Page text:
This week the History Society was privileged to host Robert Lacey, who discussed depictions of the British monarchy in media, fiction and academia, across the last two hundred years.
Robert Lacey is an eminent historian and serves as historical advisor to the Netflix series ‘The Crown’, where he tries to ensure that the show remains as true as possible to real events whilst still retaining its dramatic edge.
Lacey began by examining the fundamental paradox of a traditional monarchy existing the 21st century world, and asked us to consider how this institution continues to ‘exercise such a hold’ and provide such appeal for so many. He argued that this was achieved not only by the monarchy increasingly opening itself up to people, but also by being perceived as an ‘ideal’ family.
For example, he illustrated how the Golden Jubilee of 1809 was used by King George III to share the monarchy with the people and celebrate this institution in the midst of increasing European political turmoil. Whilst other European nations, most notably France, had overthrown their monarchy, in Britain George III remained widely popular. Indeed, Lacey even suggested that the whole concept of royal jubilees was ‘intended to represent the marriage between the monarch and their people.’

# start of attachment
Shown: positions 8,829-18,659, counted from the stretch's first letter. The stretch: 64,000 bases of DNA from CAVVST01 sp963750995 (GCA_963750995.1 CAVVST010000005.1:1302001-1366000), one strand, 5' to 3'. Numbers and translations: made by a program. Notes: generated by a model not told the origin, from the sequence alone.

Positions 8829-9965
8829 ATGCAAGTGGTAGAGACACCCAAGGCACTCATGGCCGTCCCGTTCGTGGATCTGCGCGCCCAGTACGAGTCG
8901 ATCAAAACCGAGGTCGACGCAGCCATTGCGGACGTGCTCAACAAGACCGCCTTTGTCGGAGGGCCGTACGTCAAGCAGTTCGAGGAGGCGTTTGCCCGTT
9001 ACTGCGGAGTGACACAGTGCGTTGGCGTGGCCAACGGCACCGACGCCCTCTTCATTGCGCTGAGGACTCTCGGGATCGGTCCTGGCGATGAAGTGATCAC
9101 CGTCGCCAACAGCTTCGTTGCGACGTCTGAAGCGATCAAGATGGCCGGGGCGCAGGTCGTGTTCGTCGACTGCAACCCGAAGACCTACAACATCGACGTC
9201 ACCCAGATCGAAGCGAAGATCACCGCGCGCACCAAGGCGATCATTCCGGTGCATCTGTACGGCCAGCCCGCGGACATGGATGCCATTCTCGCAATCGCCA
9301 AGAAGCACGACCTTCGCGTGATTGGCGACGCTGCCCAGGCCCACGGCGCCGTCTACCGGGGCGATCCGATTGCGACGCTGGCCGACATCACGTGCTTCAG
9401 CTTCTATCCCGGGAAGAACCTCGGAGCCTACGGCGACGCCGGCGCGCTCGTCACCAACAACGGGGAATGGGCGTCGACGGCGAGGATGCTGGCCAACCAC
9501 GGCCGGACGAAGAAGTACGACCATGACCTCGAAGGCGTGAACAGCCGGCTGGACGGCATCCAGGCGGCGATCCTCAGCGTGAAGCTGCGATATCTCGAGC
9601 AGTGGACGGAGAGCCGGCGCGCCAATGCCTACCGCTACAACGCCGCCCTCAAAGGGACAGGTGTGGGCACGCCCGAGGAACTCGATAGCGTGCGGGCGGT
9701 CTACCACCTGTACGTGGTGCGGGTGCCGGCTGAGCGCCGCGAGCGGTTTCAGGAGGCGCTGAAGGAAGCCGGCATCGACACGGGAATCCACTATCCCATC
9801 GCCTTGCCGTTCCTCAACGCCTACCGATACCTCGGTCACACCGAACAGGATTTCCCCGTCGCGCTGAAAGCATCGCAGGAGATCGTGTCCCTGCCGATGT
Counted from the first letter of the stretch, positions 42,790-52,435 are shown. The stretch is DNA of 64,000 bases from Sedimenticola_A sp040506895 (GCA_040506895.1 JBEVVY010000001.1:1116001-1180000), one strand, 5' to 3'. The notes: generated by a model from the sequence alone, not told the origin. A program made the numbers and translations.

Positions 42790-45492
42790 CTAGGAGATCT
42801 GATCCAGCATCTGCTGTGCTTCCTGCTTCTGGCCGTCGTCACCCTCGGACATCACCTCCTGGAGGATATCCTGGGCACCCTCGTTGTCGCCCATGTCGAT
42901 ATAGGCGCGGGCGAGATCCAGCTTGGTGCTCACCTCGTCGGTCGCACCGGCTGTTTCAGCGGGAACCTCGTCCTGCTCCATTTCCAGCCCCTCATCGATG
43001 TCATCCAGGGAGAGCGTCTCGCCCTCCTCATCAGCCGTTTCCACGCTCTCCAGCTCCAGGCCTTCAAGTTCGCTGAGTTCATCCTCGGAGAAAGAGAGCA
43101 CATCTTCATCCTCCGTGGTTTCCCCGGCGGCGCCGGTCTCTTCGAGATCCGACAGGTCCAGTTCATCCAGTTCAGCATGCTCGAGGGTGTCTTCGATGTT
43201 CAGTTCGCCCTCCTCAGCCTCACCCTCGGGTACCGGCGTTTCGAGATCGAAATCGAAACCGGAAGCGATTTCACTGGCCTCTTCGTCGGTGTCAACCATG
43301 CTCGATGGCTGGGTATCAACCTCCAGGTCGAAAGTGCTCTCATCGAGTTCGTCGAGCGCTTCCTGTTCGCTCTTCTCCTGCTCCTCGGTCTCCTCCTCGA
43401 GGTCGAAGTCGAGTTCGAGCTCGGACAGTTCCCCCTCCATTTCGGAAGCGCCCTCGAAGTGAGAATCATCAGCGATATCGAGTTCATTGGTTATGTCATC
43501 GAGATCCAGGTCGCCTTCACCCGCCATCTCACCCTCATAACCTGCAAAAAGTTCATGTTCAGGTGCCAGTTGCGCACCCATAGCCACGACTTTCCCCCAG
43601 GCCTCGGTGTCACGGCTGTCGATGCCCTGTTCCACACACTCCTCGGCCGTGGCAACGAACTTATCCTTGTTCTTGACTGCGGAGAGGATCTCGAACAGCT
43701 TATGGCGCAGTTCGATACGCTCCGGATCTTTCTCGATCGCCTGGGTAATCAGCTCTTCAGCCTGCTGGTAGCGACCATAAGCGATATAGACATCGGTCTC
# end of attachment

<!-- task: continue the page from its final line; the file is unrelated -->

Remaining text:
He also explained that the monarchy increased its popular appeal by being seen as a model family, both under Queen Victoria, who used photography to reinforce this theme, and under George VI. Lacey suggested that the experience of the royal family during the Second World War (in which the future Queen Elizabeth served in the Auxiliary Territorial Service) ‘reinforced the legitimacy of this ancient institution.’
An audience of Eton and partner school pupils were delighted when Mr Lacey explained some of the secrets of his trade as an historical advisor to ‘The Crown’, and we thank him for an entertaining visit.